Ecclesiastes 4:13-16 (ESV) Better was a poor and wise youth than an old and foolish king who no longer knew how to take advice. 14 For he went from prison to the throne, though in his own kingdom he had been born poor. 15 I saw all the living who move about under the sun, along with that youth who was to stand in the king’s place. 16 There was no end of all the people, all of whom he led. Yet those who come later will not rejoice in him. Surely this also is vanity and a striving after wind.
Have any of you ever felt irrelevant? Have any of you worked for years and felt successful, and then were replaced by some ‘young kid’? “He is young and vibrant, and he brings new ideas to the table. Thanks for your years of experience and hard work, but you can leave now.” How quickly people are forgotten. It too often doesn’t matter how much you overcame to arrive where you are. What seems to matter is that you’re outdated. Solomon is not so much endorsing this mindset as he is stating its ever present reality. He very well may have been feeling expendable as he wrote.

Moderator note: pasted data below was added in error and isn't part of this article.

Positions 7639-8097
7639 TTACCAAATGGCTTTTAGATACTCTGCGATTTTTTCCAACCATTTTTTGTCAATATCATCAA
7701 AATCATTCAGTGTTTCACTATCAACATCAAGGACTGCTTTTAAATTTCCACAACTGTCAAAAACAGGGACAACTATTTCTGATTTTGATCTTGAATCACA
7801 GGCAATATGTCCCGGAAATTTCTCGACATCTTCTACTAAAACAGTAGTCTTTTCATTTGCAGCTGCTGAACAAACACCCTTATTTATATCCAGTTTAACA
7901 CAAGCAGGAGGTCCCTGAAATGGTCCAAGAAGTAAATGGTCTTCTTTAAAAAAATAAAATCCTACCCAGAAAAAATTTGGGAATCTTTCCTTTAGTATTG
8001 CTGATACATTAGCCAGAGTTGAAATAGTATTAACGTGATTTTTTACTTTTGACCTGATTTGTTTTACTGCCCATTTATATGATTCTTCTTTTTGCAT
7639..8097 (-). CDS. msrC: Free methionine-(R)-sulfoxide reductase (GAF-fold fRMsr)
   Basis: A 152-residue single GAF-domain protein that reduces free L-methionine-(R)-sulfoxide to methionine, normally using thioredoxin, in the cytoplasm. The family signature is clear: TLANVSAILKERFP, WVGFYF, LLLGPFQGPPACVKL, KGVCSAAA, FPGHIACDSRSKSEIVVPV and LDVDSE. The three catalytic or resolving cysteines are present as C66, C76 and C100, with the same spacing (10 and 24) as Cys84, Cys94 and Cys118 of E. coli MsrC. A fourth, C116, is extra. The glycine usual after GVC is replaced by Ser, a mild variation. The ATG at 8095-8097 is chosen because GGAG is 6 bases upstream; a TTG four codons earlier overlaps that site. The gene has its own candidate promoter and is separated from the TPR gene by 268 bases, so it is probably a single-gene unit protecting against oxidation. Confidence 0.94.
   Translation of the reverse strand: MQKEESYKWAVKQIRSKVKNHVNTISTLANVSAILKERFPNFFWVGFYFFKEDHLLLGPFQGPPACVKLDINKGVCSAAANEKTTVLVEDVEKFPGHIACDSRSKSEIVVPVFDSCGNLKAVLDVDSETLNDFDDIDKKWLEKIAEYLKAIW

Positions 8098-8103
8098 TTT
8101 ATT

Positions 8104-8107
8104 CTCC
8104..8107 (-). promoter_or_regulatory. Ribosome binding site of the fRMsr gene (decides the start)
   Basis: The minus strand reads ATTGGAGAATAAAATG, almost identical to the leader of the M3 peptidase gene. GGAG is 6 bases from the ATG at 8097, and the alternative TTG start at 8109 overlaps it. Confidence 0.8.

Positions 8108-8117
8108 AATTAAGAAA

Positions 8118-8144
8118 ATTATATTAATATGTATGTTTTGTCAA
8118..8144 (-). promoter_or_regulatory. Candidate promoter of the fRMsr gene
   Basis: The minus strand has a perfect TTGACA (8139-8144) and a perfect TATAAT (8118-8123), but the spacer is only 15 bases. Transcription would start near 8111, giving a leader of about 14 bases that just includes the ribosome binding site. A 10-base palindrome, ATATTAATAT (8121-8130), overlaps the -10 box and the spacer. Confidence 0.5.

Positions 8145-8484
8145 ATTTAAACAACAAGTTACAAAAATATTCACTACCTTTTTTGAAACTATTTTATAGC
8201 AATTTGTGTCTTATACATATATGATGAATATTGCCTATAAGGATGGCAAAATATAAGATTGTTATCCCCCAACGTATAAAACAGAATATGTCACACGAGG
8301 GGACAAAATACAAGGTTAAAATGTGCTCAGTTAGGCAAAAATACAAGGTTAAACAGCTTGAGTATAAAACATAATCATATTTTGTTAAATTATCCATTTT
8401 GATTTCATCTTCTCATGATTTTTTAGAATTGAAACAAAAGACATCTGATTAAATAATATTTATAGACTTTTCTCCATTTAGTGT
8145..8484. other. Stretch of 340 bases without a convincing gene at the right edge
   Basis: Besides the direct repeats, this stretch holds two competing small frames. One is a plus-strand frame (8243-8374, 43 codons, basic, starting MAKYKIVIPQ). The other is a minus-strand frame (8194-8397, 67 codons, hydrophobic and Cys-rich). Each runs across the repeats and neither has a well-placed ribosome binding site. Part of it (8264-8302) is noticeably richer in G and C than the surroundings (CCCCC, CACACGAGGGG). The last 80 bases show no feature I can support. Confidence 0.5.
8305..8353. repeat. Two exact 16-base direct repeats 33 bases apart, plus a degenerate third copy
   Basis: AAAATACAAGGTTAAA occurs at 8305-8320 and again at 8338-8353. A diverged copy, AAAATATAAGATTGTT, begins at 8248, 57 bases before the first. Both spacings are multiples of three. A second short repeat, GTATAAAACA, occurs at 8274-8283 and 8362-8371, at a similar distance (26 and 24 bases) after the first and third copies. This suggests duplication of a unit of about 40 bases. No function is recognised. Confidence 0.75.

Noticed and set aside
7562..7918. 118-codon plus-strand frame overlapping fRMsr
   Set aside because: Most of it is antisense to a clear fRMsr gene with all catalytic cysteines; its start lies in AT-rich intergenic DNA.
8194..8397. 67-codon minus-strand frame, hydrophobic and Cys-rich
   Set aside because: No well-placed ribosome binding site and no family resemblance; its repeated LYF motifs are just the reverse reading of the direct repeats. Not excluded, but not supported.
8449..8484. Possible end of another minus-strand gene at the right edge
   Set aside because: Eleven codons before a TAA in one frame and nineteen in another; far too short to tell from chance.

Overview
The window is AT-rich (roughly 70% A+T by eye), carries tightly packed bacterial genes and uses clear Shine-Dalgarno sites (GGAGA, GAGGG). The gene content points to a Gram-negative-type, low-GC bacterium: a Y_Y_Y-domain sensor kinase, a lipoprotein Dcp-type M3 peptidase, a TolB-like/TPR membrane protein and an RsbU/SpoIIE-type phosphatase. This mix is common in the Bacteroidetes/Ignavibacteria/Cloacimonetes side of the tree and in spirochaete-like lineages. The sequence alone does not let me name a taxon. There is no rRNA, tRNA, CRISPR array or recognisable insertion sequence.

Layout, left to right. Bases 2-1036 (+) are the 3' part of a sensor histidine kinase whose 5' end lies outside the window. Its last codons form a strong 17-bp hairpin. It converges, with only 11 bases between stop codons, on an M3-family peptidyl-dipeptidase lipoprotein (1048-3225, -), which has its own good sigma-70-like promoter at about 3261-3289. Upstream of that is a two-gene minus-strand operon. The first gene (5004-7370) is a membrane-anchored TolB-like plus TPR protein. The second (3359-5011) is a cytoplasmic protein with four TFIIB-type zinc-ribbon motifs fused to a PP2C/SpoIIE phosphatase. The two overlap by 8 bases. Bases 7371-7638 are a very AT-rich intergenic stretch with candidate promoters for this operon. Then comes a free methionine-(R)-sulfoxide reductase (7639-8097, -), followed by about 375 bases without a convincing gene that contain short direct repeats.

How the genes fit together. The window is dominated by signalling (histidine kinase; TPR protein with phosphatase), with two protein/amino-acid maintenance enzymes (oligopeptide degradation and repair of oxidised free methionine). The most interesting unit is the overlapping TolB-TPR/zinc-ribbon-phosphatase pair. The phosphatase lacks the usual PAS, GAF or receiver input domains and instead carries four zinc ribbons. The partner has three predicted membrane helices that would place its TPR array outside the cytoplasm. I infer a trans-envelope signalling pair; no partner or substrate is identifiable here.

The truth, that might hurt, is that we are all expendable. In light of the sovereignty of God, how could anyone think that they are indispensable? It is vital that we live our lives striving to be used in the manner that God allows, when he allows. If we are constantly aspiring to our own success, we will find ourselves lonely and useless. In Christ, no one feels worthless or useless. He can truly use anyone He wants at any time, so let us yield ourselves to His sovereign will.